It is a well-known brand. In fact, probably more people have heard about Singer and its sewing machines than they have heard of Ford cars and trucks. Two models stand out from the huge Singer sewing machine line up and they are top quality machines still in use today.
These two models were upgrades over the No. 27 & 28 Singer sewing machines. They were given adjustments to make them sew better around 1912. The 128 stayed in production until 1962. The 127 was a full-sized model while the 128 was a 3/4 sized option, just like the #27 & #28.
To learn more about these two top Singer sewing machine models, just continue to read our article. It provides the facts about them so you can hopefully date and find your model’s value. Take a few moments and catch up on Singer sewing machines.
While the #27 & 28 models were first created in the 1880s, the 127 was an upgrade over the 27 and it did not get released until about 1910. If you check the chart on this website, you will see the long list of Singer sewing machine models and their release dates. There is some discrepancy on the release date of the 127, some have it in 1912.
A lot of websites talk about the #27 & #127 interchangeably as they were basically the same machine. The 127 simply strengthened previous weaknesses and performed about as well as or better than the 27.
The #27 was probably created before the 1880s but its start date seems to be lost to time but it was after 1851. That was the date I. Singer created his company. The #28 came into being about the 1880s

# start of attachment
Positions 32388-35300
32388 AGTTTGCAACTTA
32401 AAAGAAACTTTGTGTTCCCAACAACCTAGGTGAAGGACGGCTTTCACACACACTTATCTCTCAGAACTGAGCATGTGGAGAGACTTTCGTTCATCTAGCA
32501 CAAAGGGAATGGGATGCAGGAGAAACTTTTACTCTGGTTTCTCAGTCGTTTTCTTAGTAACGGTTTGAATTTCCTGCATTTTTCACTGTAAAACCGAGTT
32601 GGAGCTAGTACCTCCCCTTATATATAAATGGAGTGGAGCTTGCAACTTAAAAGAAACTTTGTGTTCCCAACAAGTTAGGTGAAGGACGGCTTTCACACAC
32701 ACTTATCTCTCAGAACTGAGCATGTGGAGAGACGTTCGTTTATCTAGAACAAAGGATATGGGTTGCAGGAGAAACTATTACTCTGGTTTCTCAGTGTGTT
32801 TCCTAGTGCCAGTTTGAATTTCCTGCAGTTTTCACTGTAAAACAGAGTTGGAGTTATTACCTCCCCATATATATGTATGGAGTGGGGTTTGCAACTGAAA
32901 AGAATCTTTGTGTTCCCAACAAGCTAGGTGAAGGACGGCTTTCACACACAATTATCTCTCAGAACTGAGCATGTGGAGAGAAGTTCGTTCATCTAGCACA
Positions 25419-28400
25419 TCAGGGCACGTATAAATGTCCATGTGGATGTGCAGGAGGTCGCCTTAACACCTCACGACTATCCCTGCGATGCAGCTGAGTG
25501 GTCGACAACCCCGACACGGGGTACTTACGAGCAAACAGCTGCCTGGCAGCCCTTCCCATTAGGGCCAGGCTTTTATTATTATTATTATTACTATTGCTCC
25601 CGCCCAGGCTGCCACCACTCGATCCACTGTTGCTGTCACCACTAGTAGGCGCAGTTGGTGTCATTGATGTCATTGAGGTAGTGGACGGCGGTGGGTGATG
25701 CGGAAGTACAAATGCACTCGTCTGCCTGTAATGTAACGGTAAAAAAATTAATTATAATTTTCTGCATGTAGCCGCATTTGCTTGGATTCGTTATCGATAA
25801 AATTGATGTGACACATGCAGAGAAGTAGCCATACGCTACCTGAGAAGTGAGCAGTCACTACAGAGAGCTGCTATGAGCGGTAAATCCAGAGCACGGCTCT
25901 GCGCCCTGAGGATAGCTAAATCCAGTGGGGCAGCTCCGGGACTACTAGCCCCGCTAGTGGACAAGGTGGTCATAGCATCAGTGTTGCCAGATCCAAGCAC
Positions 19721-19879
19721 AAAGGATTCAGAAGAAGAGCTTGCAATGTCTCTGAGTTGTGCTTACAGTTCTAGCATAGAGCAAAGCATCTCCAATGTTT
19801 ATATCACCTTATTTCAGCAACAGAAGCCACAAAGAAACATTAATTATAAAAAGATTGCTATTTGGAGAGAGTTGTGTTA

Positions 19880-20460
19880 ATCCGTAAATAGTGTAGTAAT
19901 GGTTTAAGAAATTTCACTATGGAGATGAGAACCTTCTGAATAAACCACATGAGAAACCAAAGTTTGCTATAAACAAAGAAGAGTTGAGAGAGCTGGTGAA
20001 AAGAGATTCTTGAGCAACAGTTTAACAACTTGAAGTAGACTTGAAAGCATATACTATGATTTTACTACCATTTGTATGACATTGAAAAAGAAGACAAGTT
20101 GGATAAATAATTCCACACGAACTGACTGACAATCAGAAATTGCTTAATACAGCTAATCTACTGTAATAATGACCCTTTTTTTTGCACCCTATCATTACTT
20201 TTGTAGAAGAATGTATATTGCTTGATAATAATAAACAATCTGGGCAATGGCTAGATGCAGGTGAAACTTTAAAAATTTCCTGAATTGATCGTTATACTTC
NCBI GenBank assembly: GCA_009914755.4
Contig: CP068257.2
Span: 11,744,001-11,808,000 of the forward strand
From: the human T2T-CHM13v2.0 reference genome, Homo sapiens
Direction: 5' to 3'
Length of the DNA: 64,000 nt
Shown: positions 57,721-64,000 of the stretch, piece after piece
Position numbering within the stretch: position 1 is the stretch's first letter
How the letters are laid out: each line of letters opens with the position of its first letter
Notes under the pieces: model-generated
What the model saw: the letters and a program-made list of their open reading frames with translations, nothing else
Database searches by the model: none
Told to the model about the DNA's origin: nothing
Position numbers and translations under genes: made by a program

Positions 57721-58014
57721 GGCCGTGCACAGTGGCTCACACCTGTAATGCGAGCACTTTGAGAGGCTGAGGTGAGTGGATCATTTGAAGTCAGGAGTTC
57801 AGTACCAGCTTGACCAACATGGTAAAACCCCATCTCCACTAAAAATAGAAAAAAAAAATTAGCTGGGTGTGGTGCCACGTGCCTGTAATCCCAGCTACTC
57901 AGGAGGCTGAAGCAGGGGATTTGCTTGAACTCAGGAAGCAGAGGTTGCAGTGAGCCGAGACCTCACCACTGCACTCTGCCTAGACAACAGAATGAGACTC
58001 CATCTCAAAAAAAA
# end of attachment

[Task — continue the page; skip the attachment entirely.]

This will depend on who you talk to. There are different ads out there saying that the owner’s 127 is free to a good home. Then there are other ads selling their 127 for $1000 or close to that figure.
Getting to the real value is difficult as everyone has their own criteria but basic requirements are the condition of the machine, if it works or not, does it come with a cabinet and accessories, and so on.
The date of manufacture plays a role in its value plus how many were made. Unfortunately, it was a very popular model and millions were made so the best price you should pay is in the $100 to $250 range.
Broken machines only good for parts will sell for a lot less.
The Singer 127 was only an upgrade on their top-selling #27 sewing machine. It is listed as being put on the market in 1910 but some companies have it listed as 1912. To see all the details on this upgrade you need to click on this link. We do not use Wikipedia very often but in this case, the information is exact, specific, and very detailed.
The #127 received a new shuttle ejection system, a new location for the bobbin winder, an automatic tension release, and other upgrades. There is a problem in getting a consistent history on this machine as many records have been lost and that is partly due to WW2.
Earlier sewing machine companies produced knock-off versions of both the 27 and the 127 with White calling their versions the #8 & the Franklin Long Shuttle. The Illinois Sewing machine company called their version the New Royal with the Domestic Sewing machine company calling theirs the Minnesota A or H and the Franklin.